In honor of the national holiday, here’s a round-up of recent headlines suitable for the occasion, including an unusual atlas of the U.S.; Teamster jokes; tales of greedy, spying CEOs; and some sobering statistics about how comparatively dangerous it is to be a professional truck driver.
With Americans traditionally taking to the highways this weekend for an end-of-summer outing, this map could come in handy. It’s based on a survey of “how Americans really feel about each other.” Respondents were asked to name which state is the drunkest, the nicest, etc. Congrats to my birthplace, Texas, for being voted most likely to be asked to leave the union. Sorry, New Joizy, but New Yawk has edged you out for being the rudest, among its several contradictory distinctions. I’d be curious if a survey of long-haul truckers would verify these findings.
Is stand-up comedy covered under a typical Teamsters labor agreement? Letterman featured union members in a recent Late Night list, Top Ten Things Never Said by Teamsters. Among the highlights: “Does anyone know how to drive stick?” and “Hey, boss, mind if I work on Labor Day?” (For the record, I’ve found many Teamsters to be very professional and conscientious. I’m betting a lot of carriers would love to have many of these men and women driving for them, except for that wages and working conditions contract part.)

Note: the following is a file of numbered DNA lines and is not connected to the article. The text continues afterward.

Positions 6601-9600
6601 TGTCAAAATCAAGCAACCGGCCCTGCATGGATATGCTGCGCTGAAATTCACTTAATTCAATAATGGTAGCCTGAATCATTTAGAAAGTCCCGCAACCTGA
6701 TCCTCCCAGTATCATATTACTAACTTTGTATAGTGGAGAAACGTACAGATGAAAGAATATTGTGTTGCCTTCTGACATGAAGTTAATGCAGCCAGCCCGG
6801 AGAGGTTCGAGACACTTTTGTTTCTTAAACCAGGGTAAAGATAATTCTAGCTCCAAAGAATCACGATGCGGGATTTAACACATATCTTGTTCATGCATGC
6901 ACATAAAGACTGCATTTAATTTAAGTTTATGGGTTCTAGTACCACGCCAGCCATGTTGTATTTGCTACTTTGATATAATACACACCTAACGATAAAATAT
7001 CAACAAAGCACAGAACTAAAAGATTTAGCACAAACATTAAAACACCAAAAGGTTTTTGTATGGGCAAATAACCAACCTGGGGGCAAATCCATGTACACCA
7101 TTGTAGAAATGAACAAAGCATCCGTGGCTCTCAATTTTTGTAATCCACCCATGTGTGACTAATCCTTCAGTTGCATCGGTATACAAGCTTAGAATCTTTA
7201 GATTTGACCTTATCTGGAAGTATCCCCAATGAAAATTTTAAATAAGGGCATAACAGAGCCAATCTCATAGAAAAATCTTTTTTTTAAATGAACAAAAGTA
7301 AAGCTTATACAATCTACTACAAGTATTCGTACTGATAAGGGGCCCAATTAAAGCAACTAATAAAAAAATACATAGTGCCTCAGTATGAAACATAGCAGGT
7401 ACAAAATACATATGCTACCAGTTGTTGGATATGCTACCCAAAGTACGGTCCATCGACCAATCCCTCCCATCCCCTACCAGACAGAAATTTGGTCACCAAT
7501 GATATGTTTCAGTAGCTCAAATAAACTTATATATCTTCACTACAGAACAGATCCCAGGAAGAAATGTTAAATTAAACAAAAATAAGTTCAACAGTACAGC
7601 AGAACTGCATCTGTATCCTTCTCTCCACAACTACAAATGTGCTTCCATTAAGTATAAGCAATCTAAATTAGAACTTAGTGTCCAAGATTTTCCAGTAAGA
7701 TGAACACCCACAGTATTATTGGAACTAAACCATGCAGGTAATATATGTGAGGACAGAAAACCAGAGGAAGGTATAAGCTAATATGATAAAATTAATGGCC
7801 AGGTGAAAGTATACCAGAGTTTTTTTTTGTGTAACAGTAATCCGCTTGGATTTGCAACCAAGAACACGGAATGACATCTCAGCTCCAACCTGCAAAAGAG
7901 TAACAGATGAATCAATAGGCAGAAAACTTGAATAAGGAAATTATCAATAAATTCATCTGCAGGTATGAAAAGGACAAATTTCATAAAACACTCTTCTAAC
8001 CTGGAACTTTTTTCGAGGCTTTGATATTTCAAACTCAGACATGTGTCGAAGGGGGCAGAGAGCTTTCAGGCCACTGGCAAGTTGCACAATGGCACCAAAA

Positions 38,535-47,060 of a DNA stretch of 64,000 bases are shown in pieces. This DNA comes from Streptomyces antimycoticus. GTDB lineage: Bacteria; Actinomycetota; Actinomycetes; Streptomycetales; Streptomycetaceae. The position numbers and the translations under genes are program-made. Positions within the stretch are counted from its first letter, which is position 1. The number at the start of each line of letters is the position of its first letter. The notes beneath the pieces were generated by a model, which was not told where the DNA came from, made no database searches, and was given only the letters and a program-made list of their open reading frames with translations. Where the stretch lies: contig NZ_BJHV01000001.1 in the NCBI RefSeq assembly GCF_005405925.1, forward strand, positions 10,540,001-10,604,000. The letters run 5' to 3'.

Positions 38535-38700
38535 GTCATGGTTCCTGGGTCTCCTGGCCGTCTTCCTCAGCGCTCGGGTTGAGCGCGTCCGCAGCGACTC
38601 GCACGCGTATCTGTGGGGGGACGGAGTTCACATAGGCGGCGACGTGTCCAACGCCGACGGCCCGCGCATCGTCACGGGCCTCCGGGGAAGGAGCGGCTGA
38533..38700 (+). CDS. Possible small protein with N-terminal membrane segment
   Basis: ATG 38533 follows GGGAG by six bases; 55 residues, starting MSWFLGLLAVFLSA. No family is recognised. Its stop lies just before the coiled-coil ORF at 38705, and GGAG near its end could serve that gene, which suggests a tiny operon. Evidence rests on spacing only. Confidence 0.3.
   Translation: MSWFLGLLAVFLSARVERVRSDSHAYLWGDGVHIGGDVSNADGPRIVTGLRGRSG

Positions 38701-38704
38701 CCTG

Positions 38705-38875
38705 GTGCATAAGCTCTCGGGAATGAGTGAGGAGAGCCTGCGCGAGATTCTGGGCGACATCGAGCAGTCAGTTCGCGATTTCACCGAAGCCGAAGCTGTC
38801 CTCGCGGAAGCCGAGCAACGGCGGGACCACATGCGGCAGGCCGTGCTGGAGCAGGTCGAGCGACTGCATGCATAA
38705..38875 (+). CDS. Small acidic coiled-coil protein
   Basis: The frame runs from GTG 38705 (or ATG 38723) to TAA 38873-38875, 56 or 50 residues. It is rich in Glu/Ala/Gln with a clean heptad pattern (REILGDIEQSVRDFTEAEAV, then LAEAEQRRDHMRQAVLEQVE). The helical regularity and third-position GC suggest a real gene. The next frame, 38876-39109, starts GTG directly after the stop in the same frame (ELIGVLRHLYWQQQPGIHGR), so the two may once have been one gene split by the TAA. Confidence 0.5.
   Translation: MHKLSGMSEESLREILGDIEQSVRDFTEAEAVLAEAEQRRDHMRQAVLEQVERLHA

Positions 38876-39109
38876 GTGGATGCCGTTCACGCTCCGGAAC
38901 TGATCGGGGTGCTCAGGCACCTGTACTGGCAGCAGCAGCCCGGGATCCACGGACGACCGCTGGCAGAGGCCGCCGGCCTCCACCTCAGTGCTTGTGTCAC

If Teamsters can take a little ribbing, capitalist 1%-ers should be able to, too—although seasonal anti-boss reports by groups with an obvious lean to the left are probably not meant to be funny. The Institute for Policy Studies, for instance, did the math that says the wage gap is widening between boss and employees: Big corporate CEOs took home about 354 times as much pay as the average American worker last year. But, hey, there’s risk involved. About 40 percent of the highest-paid bosses over the past 20 years ended up being fired, paying fraud-related fines or settlements, or accepting government bailout money, the study says.
The worker-bees better be careful about complaining around the water cooler, however. A recent report suggests that employee-monitoring systems are effective. Read more here: “Your Boss Won’t Stop Spying on You (Because It Works).”
Finally, and not to ruin the holiday, the Bureau of Labor Statistics has released its Census of Fatal Occupational Injuries Summary for 2012. A preliminary total of 4,383 fatal work injuries were recorded last year; that’s the second lowest preliminary total since the census was first conducted in 1992. Transportation incidents accounted for more than 2 out of every 5 of these fatal work injuries.
And while the number of fatal injuries in truck transportation decreased 6 percent, it’s still high. Looking at the totals by job, 640 heavy and tractor-trailer truck drivers were killed in 2012. That’s more than all construction trades workers (577), and more than double the fatalities in farming, fishing, and forestry occupations (245), building and grounds cleaning and maintenance occupations (245), and protective service occupations, such as police and firefighters (224).
Trucking is a great business, but people shouldn’t have to die for it. Lets’ be safe out there.